|Genes||Parameters||Total patients (n=50) vs. total controls (n=50)||Male patients (n=35) vs. male controls (n=35)||Female patients (n=15) vs. female controls (n=15)|
Table 2. Relative expressions of NNT and NNT-AS1 in bipolar patients compared with controls.
Correlation between expression of genes and clinical features
No significant correlation was found between relative expression of genes and age of study participants. Moreover, expression of either gene was correlated with age at disease onset or disease duration in cases (Table 3).
|R||P value||R||P value|
|Age at onset||- 0.17||0.11||0.001||0.49|
|Disease duration||- 0.14||0.16||0.009||0.47|
Table 3. Partial correlation between expressions of genes and clinical features (controlled for gender).
Pairwise correlation between expressions of NNT and NNT-AS1
Expression levels of NNT were significantly correlated with expression of NNT-AS1 in patients (R2=0.367, P=0.03) (Figure 1A). However, the expression of these genes were not correlated in healthy subjects (R2=0.01, p>0.05) (Figure 1B).
Bipolar disorder is a psychiatric disorder with poorly clarified background. Several elements such as dysregulation of signaling pathways and gene expression, defects in synaptic plasticity, diminished cellular flexibility, decreased brain cell mass, and aberrations in brain structure and function are suggested to participate in its pathogenesis (Chiu et al., 2013). Previous animal and human studies have also demonstrated the role of oxidative stress in the pathogenesis of bipolar disorder (Ng et al., 2008).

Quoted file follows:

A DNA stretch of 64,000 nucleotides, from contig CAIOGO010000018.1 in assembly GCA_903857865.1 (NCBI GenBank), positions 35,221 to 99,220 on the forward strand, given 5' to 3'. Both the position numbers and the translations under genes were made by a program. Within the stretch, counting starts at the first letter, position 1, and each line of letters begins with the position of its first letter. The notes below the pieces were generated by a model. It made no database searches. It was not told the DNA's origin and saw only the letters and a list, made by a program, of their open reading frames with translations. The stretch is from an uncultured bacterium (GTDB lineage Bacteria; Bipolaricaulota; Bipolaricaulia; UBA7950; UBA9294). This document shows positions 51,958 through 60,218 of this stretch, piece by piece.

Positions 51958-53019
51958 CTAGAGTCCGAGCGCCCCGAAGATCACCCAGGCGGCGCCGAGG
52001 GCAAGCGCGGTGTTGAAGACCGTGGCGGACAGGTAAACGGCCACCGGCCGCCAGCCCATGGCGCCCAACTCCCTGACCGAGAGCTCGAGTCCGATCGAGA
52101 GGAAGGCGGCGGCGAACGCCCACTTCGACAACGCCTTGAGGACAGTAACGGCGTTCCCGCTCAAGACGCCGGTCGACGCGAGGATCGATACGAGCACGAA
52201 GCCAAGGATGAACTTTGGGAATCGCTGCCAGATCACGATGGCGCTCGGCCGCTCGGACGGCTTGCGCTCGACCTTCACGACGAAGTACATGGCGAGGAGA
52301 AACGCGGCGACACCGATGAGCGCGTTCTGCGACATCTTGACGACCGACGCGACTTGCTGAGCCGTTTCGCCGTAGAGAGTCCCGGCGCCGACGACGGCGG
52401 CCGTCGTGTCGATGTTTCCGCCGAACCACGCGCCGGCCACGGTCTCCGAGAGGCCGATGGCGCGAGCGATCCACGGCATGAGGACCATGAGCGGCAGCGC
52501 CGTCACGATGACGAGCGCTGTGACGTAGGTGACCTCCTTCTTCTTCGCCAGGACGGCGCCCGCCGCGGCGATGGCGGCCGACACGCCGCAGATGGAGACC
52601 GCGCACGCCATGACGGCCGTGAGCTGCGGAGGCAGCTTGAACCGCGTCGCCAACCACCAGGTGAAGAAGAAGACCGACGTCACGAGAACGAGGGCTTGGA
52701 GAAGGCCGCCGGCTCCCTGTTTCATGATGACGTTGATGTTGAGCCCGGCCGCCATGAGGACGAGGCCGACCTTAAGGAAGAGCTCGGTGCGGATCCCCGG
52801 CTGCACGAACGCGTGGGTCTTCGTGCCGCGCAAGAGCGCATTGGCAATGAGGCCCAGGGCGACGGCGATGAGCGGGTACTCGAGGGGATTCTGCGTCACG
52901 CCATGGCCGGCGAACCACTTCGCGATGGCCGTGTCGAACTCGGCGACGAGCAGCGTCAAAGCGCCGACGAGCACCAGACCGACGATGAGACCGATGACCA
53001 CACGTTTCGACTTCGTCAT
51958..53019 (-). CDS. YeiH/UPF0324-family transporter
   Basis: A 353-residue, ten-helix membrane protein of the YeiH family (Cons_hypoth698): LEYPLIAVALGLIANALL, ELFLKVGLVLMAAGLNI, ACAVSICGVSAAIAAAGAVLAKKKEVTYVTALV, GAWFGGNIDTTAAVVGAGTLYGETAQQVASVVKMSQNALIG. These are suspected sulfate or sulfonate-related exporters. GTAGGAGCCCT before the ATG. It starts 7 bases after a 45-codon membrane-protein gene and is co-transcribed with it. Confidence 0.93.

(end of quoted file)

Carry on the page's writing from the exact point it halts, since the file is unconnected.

For instance, dysregulation of superoxide dismutase (SOD) activities have been detected in bipolar patients (Abdalla et al., 1986, Kuloglu et al., 2002). Moreover, the levels of the lipid peroxidation products thiobarbituric acid reactive substances (TBARS) have been higher in bipolar patients compared with healthy subjects (Kuloglu et al., 2002). Another study has shown high TBARS levels in bipolar patients irrespective of disease phase, whereas GSH-Px activity was only raised in euthymia but not in depressed or manic phases. Conversely, elevated SOD activity was detected in both manic and depressive phases but not in euthymia (Andreazza et al., 2007). Despite extensive efforts in linking the oxidative stress and bipolar disorder, the role of NNT as a major determinant of redox balance has not been evaluated in bipolar disorder. In the present study, we evaluated expression of NNT and NNT-AS1 in peripheral blood of bipolar patients and healthy subjects. NNT has role in function of mitochondria. Nnt-deficient cells had more levels of oxidized mitochondrial peroxiredoxin, which made them more sensitive to persistent rises in H2O2 and cell death after contact with paraquat (Lopert and Patel, 2014). Meanwhile, several lines of evidences point to dysfunction of mitochondria as an underlying cause of bipolar disease (Kato and Kato, 2000). However, we found no significant difference in expression of NNT and NNT-AS1 between these two groups which might be due to the fact that all patients were in euthymic phase. Based on the results of previous studies, expression of genes might be different in manic, depressive and euthymic phases. There are evidences for intrapersonal changes in gene expression between depressed and euthymic phases (Munkholm et al., 2012). Moreover, expressions of few genes have been shown to be different between manic and depressed phases (Munkholm et al., 2012). Consequently, assessment of NNT and NNT-AS1 in different phases of bipolar disorder would help to explore their role in the pathogenesis of bipolar disorder. Moreover, the role of administered mood stabilizers in regulation of these genes cannot be ruled out. A previous study has assessed differentially expressed genes in postmortem brains from bipolar patients and controls using microarray technique and found no difference in gene expressions between controls and patients who received antipsychotic treatments which implied that these drugs would bring the level of altered genes to the normal state (Chen et al., 2013). Another study in bipolar patients have demonstrated the role of lithium in changing expression of numerous immune- and signal transduction-related genes leading to the proposition of peripheral gene expression as a biomarker of lithium function (Anand et al., 2016).